Getting Things Done

David Allen has written a book, Getting Things Done, that has been immensely helpful to many people. I’ve heard the book mentioned many times around the office. I have been using applications that were created with the GTD philosophy and methodology in mind. But I hadn’t actually read it until last Friday (and I’m not quite finished yet, because I skipped to the end).

I had been thinking about reading the book and was putting it off because I didn’t want to spend more money than I really needed to at this point. I discovered a podcast called Back to Work by Merlin Mann and Dan Benjamin on 5by5 that had a series of talks about Getting Things Done.

I was intrigued by the title of the first talk, She’s Five for a Living, in the GTD series. Merlin relates a story about how he and his five-year-old daughter were deciding what to do with their day. He listed off a whole bunch of options and one of them included the word “cookie.” So, what she heard was “Blah, blah, blah, cookie, blah, blah blah.” By the time the day was over, they had enjoyed a cookie, but they weren’t able to do all the other things, so this was a little upsetting to Merlin’s daughter. Well, “she’s five for a living,” so she doesn’t understand that by choosing one thing this will mean that she’s choosing not to do the other things. We, being more mature, need to get organized and get focused to do what we want to do in life.

The Art of Stress-Free Productivity

David Allen’s book, Getting Things Done, is divided into three parts:

  • Part 1: The Art of Getting Things Done
  • Part 2: Practicing Stress-Free Productivity
  • Part 3: The Power of the Key Principles

This roughly breaks down to theory, application and benefits.

Each part of the book is divided into chapters:

  • Part 1: The Art of Getting Things Done
    • Chapter 1 - A New Practice for a New Reality
    • Chapter 2 - Getting Control of Your Life: The Five Stages of Mastering Workflow
    • Chapter 3 - Getting Projects Creatively Under Way: The Five Phases of Project Planning
  • Part 2: Practicing Stress-Free Productivity
    • Chapter 4 - Getting Started: Setting Up the Time, Space and Tools
    • Chapter 5 - Collection: Corralling Your “Stuff”
    • Chapter 6 - Processing: Getting “In” to Empty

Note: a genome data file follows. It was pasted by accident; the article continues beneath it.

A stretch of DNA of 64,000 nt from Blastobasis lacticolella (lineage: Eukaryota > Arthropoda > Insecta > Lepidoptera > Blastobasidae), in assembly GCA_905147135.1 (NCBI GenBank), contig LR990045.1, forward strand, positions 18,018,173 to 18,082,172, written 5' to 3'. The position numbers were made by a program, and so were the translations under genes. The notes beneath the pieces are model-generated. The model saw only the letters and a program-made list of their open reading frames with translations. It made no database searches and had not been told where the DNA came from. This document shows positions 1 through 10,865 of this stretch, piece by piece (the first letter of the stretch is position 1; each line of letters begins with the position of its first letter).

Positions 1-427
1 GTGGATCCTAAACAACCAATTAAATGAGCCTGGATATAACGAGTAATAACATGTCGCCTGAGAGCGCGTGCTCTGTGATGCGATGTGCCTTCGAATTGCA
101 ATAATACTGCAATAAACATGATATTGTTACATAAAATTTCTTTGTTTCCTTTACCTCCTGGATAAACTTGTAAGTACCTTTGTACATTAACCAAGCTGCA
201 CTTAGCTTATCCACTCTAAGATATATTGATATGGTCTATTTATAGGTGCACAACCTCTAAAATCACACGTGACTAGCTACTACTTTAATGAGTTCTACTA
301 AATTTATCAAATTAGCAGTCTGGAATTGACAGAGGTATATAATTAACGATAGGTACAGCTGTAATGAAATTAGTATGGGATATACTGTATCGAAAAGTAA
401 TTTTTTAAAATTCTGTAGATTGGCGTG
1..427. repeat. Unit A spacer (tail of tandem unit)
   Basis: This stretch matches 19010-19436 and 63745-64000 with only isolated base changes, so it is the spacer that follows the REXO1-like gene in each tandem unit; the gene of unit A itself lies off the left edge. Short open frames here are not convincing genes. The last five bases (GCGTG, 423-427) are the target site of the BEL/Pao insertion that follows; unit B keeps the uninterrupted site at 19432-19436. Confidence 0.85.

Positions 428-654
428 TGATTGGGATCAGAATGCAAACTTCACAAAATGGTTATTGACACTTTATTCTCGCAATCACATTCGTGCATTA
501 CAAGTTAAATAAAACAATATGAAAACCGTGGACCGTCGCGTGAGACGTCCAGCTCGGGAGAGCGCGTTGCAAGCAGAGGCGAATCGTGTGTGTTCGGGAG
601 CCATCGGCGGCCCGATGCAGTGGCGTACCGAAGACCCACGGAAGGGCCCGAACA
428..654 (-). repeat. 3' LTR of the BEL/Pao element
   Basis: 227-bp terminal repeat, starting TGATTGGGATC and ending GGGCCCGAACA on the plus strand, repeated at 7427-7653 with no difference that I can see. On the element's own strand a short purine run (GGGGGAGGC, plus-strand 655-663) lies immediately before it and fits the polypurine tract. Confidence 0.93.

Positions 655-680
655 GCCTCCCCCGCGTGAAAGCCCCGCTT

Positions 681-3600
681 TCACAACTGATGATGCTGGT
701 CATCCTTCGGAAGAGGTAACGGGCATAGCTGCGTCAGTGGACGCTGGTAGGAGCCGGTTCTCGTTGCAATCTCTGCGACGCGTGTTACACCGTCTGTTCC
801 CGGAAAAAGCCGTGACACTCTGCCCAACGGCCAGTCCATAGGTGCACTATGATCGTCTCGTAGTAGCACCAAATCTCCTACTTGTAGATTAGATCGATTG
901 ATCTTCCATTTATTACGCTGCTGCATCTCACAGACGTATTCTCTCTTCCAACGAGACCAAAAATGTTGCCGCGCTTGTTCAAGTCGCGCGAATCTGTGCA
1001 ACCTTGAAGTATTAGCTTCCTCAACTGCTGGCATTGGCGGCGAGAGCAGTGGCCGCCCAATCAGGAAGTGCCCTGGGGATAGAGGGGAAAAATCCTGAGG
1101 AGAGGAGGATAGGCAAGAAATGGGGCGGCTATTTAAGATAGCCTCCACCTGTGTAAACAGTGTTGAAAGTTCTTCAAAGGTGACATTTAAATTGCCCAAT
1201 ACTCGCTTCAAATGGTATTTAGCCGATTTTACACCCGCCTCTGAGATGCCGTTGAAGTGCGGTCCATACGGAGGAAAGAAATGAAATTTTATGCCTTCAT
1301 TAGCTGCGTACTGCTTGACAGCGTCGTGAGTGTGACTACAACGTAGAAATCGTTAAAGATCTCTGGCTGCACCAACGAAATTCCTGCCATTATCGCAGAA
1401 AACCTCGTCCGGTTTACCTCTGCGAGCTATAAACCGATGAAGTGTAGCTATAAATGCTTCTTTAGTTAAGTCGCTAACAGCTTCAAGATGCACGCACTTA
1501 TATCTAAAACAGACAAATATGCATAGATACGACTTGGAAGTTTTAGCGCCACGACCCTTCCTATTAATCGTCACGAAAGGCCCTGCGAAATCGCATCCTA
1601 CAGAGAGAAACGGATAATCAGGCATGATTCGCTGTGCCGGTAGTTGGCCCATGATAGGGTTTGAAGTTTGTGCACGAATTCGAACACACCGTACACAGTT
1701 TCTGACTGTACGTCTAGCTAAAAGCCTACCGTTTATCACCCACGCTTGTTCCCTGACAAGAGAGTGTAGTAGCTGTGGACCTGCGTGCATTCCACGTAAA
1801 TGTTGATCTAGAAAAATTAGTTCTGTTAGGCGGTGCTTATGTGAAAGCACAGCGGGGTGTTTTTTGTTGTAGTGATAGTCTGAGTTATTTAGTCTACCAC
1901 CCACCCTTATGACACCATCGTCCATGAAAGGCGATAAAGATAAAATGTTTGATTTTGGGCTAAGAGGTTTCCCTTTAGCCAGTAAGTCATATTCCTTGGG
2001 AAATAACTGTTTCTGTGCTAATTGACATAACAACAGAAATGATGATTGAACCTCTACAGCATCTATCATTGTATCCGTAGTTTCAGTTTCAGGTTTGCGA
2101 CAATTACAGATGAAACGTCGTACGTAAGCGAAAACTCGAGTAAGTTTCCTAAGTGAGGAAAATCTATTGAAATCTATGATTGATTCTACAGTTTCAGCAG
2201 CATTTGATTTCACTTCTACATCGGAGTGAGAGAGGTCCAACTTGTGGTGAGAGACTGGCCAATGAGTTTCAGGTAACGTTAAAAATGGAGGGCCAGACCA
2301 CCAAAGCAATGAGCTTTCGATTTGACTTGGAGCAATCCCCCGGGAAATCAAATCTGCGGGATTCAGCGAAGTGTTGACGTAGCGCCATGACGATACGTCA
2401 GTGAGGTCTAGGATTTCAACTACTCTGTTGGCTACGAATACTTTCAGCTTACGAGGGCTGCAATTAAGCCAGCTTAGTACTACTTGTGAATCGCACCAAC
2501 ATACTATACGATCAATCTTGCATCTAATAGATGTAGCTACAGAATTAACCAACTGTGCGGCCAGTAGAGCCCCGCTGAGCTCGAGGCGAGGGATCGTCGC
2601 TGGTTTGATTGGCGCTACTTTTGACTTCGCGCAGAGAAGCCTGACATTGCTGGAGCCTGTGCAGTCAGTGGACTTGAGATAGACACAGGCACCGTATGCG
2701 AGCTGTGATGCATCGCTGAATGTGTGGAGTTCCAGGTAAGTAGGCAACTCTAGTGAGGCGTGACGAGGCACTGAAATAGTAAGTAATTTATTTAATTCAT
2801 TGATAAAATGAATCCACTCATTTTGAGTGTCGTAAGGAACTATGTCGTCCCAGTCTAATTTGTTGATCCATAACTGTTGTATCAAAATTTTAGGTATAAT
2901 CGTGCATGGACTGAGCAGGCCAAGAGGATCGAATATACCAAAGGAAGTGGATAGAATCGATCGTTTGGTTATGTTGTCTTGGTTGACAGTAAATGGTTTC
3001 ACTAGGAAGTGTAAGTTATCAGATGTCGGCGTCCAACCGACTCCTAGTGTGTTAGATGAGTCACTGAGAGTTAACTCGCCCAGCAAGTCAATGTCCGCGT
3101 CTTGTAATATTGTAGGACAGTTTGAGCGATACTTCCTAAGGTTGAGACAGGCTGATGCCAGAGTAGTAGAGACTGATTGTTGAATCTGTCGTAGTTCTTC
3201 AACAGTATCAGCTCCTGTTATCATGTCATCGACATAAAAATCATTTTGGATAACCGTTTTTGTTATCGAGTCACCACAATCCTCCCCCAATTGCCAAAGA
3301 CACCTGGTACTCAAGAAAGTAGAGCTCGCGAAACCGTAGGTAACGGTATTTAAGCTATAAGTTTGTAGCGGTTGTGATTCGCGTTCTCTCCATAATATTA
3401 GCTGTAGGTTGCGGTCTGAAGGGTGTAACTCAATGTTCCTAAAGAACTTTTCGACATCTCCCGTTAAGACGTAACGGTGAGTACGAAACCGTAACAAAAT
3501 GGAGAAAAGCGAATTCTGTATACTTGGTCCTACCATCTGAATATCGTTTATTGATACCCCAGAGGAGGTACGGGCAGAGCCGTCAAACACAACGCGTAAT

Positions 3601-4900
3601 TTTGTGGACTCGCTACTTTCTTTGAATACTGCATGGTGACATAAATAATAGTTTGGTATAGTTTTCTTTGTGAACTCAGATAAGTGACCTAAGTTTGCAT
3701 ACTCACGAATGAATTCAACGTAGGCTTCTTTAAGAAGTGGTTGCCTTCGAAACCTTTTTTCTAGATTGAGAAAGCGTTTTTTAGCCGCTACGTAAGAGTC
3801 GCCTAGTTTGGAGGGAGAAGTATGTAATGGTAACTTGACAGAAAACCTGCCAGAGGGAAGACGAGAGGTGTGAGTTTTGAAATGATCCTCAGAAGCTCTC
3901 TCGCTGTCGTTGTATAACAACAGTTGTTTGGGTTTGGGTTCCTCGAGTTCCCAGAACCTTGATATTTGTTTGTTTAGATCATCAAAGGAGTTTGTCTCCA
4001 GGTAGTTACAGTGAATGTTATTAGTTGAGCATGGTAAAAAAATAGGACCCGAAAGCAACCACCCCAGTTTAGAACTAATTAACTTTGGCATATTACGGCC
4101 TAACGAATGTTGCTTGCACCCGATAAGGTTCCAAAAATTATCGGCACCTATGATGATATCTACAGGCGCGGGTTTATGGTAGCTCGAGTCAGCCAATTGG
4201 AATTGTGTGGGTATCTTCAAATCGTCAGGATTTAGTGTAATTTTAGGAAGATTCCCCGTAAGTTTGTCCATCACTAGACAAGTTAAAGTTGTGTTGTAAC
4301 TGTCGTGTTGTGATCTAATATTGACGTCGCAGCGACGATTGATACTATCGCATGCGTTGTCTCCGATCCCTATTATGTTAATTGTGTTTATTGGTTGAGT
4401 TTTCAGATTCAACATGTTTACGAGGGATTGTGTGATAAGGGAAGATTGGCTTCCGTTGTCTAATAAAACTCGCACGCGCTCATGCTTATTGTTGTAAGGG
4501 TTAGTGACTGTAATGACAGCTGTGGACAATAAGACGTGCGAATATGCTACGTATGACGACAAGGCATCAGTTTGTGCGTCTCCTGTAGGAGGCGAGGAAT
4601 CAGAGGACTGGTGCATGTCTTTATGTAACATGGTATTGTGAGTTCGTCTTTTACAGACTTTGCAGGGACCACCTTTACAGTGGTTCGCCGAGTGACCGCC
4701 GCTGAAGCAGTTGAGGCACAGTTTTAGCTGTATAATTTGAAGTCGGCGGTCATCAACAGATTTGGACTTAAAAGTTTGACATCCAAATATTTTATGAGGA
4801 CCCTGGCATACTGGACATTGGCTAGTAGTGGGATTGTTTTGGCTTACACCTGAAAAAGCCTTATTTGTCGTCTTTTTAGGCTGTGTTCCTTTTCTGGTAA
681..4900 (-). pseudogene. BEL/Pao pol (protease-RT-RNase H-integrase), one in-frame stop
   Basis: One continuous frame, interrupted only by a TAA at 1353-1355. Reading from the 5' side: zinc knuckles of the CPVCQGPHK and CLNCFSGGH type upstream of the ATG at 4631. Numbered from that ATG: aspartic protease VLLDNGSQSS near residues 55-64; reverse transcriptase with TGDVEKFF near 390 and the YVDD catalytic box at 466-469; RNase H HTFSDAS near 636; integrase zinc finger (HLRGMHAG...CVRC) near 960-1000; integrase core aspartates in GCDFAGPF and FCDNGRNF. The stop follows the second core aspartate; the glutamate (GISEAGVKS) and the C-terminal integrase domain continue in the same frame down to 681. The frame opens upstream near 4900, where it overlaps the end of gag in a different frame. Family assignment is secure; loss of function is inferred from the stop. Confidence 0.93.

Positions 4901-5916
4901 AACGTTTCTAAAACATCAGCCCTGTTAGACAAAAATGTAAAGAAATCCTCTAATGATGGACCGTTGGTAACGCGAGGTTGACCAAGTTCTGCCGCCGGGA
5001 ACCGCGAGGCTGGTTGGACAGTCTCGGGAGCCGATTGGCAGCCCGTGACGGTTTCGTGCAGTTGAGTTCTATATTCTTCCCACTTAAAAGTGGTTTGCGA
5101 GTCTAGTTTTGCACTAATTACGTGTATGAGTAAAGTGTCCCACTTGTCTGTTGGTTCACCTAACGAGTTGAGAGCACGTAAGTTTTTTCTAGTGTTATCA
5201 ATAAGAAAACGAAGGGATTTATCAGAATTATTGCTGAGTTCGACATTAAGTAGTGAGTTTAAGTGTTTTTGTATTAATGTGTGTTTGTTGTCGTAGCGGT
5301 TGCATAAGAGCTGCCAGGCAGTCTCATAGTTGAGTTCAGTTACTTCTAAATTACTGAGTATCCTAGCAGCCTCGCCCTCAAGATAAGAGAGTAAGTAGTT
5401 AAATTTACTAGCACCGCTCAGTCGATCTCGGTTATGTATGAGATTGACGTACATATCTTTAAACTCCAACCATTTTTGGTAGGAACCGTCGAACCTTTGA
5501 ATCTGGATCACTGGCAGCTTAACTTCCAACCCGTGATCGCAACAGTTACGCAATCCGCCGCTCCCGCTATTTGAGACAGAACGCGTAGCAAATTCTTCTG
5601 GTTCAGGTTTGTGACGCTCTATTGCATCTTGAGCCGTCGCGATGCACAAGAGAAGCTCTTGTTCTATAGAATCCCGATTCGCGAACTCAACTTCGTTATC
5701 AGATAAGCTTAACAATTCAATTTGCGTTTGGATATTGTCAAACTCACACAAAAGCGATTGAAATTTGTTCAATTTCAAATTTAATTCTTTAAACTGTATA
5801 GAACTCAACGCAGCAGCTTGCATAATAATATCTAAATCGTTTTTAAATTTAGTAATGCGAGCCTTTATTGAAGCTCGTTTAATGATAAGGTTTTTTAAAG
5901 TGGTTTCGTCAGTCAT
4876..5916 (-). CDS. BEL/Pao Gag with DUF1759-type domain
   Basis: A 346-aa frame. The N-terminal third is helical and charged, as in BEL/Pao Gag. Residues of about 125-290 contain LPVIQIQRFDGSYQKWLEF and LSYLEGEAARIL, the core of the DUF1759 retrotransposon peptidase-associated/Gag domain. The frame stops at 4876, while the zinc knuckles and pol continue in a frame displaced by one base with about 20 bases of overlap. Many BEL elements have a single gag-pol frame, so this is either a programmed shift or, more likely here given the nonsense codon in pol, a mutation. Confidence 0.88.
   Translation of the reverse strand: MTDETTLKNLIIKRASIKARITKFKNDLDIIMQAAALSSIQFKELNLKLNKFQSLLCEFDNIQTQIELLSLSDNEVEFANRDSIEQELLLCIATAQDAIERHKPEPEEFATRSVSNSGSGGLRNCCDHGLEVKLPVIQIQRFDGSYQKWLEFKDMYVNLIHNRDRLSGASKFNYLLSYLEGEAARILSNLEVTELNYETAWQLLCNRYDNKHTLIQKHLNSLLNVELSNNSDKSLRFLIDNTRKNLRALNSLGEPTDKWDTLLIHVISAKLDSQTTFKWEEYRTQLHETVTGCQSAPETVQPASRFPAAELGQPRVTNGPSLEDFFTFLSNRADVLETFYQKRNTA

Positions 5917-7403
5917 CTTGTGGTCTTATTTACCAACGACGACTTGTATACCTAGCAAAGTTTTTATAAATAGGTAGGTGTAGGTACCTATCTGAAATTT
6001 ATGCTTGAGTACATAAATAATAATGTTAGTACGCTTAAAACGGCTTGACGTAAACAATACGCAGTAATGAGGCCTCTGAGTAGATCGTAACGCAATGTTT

• Chapter 7 - Organizing: Setting Up the Right Buckets
    • Chapter 8 - Reviewing: Keeping Your System Functional
    • Chapter 9 - Doing: Making the Best Action Choices
    • Chapter 10 - Getting Projects Under Control
  • Part 3: The Power of the Key Principles
    • Chapter 11 - The Power of the Collection Habit
    • Chapter 12 - The Power of the Next-Action Decision
    • Chapter 13 - The Power of Outcome Focusing

How does it work?

David Allen wants to help us shed the mental weight that keeps us from being effective. To be a “black belt” in the area of productivity, you need a “mind like water” so that whatever anyone throws at you, your pond will return to a restful equilibrium rather than generating a wave pool that is blown about by the winds of external pressures.

You can get things done by:

  • collecting your stuff, organizing it and thinking about what to do with it:
    • defer it
    • delegate it
    • do it
  • focusing on the outcomes to define projects to commit to
  • deciding what the next physical action is and doing it

But why so much paper?

The bit that I found a little off-putting was David Allen’s reliance on physical organization systems. For example, the “tickler file” is a set of 43 folders (p. 174). This bit was such an important idea to Merlin Mann that he created a site dedicated to the idea: 43Folders.

My initial thought is: wouldn’t it be friendlier to the trees to not cut them down for things that I intend to discard anyway? If I’m going to follow this system, I’m going to use text files for ideas and folders on my hard drive for projects. I am trying to avoid paper as much as possible these days. I am more of a web designer than I am a print designer because I have always felt uncomfortable about killing trees for a living. I’m sure that’s not a new thought, but I have yet to delve deeper into the ideas that Merlin has to offer.

At any rate, the theme of this month is about getting things done. While I am writing a blog post, I am not getting other things done.